We were pleased as punch to be included in Mashable’s recent piece on How to Score a Job at a Virtual Company and FlexJobs’ 26 Virtual Companies That Thrive on Remote Work. Back in 2008, our founders set out to create a company in which they actually wanted to work – where having a vibrant life outside of work makes you an interesting person and a valuable employee, rather than a liability.
Six years later, we’ve grown to 25 folks scattered across the country. While a few Jackson River-ites regularly go into our DC headquarters, most of us work in place, meaning that we work wherever we are: our home offices, coworking spaces, a favorite coffee shop, and on-site with our nonprofit clients when they need us. Our clients are located all over the world, so why shouldn’t we be?
Virtual companies have to work differently. We have to be smarter and more thoughtful about how we structure our interactions with each other. Ultimately, being geographically distributed means that we have to be more accountable to our teammates, our clients, and even to ourselves. When approached with care, the model can work beautifully.
Virtual organizations are starting to develop critical mass, as evidenced by this year’s Yonder.io conference. The conference gathered leaders of virtual and distributed teams to talk about practical issues like creating work cultures, hiring, instituting the right tools, when to bring teams together face-to-face, legal issues, and even what we virtual orgs can teach collocated companies. In honor of this, I thought I’d do a roundup of lessons we’ve learned here at Jackson River as a virtual company:
Build being virtual into your culture. Unless otherwise notified, always assume that interactions are happening remotely. Default to distributed. This means helping employees to practice clear, direct communication; learning how best to use the tools available for remote collaboration; and discerning when to take something to a phone call in real-time. This requires responsive, proactive management that offers plenty of coaching, and also a healthy dose of leading by example. And it means being sensitive when people do gather face-to-face in order to remain inclusive of the folks participating from afar.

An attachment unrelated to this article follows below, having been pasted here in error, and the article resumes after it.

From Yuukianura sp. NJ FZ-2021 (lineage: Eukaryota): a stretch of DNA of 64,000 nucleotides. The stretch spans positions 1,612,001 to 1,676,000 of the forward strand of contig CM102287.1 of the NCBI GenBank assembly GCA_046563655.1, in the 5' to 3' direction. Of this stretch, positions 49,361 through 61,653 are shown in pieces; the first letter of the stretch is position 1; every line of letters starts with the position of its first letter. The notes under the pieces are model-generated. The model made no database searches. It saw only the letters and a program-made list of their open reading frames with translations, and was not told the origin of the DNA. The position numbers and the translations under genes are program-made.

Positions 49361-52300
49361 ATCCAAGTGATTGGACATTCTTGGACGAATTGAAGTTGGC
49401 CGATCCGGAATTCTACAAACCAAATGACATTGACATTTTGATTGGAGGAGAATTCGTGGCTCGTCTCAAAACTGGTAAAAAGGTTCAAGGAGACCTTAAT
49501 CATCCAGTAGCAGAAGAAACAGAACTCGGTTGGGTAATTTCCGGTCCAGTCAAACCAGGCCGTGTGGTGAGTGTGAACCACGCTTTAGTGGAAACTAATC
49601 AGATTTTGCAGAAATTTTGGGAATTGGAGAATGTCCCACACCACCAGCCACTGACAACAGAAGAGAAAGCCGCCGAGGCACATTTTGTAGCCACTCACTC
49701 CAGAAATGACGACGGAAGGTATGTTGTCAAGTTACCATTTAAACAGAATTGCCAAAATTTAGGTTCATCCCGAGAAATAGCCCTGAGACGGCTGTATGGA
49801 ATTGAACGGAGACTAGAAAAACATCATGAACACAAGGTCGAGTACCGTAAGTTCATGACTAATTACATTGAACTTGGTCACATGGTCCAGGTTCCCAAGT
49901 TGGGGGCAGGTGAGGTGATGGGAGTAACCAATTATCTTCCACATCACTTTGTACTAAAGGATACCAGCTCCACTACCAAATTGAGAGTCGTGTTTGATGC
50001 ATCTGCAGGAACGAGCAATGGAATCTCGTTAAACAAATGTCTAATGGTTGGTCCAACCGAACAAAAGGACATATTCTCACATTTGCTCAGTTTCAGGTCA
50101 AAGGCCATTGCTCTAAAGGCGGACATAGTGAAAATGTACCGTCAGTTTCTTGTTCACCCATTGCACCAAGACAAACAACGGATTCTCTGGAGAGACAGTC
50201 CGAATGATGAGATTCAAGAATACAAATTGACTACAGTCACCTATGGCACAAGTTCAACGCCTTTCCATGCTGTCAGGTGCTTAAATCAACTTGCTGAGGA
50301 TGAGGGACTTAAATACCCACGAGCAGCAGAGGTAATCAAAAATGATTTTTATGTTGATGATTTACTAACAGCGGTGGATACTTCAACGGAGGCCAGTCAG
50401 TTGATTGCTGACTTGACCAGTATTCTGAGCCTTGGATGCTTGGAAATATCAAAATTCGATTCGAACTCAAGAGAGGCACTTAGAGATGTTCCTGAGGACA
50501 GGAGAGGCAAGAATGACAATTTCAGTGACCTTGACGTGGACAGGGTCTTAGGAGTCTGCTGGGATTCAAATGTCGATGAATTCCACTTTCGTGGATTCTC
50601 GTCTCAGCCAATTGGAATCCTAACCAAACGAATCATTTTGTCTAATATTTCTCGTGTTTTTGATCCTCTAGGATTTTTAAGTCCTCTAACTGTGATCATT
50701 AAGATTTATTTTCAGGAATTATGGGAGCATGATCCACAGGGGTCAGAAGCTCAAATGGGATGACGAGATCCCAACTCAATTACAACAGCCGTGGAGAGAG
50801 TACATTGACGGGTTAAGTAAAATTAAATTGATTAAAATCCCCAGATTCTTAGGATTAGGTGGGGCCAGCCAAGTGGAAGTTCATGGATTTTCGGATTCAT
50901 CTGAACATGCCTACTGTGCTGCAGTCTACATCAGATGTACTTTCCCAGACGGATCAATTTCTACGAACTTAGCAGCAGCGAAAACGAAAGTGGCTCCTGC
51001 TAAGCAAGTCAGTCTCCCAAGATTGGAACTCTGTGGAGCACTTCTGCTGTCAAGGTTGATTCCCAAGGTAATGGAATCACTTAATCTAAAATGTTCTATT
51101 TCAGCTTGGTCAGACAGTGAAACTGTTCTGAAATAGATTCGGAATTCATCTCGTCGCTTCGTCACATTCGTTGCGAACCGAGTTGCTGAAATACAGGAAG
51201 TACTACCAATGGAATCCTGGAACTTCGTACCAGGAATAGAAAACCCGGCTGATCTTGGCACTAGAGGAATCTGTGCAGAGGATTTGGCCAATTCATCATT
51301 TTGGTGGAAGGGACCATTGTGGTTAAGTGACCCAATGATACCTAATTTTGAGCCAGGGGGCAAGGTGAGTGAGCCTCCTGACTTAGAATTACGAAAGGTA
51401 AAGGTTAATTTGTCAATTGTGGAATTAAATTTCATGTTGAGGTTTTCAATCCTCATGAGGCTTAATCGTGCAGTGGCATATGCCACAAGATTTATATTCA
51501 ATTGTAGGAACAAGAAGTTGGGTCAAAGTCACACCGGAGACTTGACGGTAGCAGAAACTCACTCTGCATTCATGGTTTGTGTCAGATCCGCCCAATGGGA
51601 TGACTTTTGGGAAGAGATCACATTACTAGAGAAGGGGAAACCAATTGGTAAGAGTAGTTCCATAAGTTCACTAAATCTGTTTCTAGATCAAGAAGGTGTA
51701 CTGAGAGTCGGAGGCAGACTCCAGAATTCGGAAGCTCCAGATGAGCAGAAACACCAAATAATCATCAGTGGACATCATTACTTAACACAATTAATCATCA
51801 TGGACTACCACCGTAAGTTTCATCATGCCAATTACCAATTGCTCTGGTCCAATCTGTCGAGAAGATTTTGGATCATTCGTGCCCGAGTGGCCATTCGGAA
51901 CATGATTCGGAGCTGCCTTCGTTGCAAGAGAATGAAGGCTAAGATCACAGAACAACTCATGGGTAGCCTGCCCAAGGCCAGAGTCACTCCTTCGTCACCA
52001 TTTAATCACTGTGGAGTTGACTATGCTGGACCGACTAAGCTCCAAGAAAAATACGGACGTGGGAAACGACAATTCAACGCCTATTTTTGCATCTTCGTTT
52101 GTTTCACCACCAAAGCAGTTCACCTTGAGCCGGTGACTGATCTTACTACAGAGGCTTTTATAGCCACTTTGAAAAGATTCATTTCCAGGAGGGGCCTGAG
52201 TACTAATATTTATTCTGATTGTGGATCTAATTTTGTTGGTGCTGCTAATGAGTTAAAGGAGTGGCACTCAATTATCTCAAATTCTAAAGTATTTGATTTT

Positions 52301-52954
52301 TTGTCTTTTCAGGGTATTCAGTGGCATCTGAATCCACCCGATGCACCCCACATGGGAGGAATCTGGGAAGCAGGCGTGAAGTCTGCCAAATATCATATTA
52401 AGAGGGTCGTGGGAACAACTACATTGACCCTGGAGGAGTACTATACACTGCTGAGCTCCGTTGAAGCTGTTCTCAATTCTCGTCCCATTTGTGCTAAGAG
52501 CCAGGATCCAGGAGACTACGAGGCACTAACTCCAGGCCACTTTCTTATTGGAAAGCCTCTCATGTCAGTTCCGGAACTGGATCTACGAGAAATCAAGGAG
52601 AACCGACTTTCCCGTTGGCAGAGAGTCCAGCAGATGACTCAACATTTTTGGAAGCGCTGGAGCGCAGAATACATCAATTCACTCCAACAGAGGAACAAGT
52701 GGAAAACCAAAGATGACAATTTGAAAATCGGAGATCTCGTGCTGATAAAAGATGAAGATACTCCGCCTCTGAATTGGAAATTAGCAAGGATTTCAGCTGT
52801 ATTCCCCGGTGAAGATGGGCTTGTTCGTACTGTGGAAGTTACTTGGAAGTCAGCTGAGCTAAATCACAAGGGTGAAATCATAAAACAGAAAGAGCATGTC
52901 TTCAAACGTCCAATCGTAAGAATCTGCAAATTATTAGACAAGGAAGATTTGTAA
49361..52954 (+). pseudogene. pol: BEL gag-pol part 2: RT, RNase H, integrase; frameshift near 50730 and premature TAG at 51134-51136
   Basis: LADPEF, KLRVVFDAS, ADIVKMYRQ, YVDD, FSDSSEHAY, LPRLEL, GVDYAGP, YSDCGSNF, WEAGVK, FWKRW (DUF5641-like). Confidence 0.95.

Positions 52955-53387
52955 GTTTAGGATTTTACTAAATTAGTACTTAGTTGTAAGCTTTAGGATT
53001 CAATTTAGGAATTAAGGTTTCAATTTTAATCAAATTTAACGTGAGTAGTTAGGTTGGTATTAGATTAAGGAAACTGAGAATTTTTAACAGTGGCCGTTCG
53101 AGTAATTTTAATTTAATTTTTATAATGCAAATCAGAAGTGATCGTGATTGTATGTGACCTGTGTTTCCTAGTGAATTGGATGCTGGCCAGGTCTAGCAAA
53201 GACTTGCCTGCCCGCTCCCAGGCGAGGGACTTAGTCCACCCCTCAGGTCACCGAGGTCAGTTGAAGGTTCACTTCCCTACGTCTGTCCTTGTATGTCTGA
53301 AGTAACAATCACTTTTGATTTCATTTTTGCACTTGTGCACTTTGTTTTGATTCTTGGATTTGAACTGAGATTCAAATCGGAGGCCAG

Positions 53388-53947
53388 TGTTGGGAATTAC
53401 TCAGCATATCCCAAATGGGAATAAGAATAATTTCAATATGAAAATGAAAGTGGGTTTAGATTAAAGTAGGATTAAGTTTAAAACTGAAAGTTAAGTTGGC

Bootstrap your organization’s culture. When there’s no actual water cooler, the water cooler talk doesn’t, well, flow as easily. You have to create forums for people to communicate informally, seed those forums with engaging “water cooler talk,” and then get out of the way so that people can connect. We create and reinforce our culture regularly through instant message via Skype (an all-staff chat, project- and team-specific chats, and one-on-one conversations) and through our weekly all-staff Project Update call, where each person gives a highlights/lowlights update. Then we share lunch tips, animal fun facts, bad idea theater, and whatever currently captures our imaginations and attention.
Get good at written communication. While this is one of the hardest parts of virtual teaming, the reality is that even in collocated companies, a distributed client base already requires extensive written communications. The trick is to learn to anticipate how your tone might be read—whether in a formal written document like a client report, or a long multi-party email, or a short informal chat message. Do your best to be conscientious of the full message you would like to send, and craft the tone you want to set. Take the extra minute to think critically about what you want to communicate, and re-read before you send. Don’t fall into the trap of feeling pressured to respond fast but without a clear intention. Follow up to make sure you were understood correctly. And, above all else,
Know when to pick up the phone. Sometimes, it helps to establish clear parameters about when a call is needed: like that email threads of more than 10 messages deserve a scheduled call, or that if you start to feel upset during a written conversation, a call is warranted. Whereas in-office cultures can suffer from the way-too-many-meetings syndrome, virtual organizations sometimes suffer the opposite. Prioritizing real-time communications, whether spontaneous or scheduled, makes a huge difference in constructive collaboration from afar.